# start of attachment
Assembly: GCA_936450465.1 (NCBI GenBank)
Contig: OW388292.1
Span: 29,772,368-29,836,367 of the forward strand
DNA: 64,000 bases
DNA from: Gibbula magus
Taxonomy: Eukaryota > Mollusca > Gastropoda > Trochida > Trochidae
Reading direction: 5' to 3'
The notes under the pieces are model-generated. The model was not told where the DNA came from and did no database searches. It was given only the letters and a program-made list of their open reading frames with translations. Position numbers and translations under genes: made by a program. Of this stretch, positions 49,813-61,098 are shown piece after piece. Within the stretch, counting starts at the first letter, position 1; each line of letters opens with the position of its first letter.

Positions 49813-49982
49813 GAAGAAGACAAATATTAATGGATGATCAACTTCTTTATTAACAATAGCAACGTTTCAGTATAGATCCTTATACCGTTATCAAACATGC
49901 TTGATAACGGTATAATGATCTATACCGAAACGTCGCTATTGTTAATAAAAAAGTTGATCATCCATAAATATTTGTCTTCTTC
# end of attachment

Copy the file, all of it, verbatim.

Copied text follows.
Assembly: GCA_936450465.1 (NCBI GenBank)
Contig: OW388292.1
Span: 29,772,368-29,836,367 of the forward strand
DNA: 64,000 bases
DNA from: Gibbula magus
Taxonomy: Eukaryota > Mollusca > Gastropoda > Trochida > Trochidae
Reading direction: 5' to 3'
The notes under the pieces are model-generated. The model was not told where the DNA came from and did no database searches. It was given only the letters and a program-made list of their open reading frames with translations. Position numbers and translations under genes: made by a program. Of this stretch, positions 49,813-61,098 are shown piece after piece. Within the stretch, counting starts at the first letter, position 1; each line of letters opens with the position of its first letter.

Positions 49813-49982
49813 GAAGAAGACAAATATTAATGGATGATCAACTTCTTTATTAACAATAGCAACGTTTCAGTATAGATCCTTATACCGTTATCAAACATGC
49901 TTGATAACGGTATAATGATCTATACCGAAACGTCGCTATTGTTAATAAAAAAGTTGATCATCCATAAATATTTGTCTTCTTC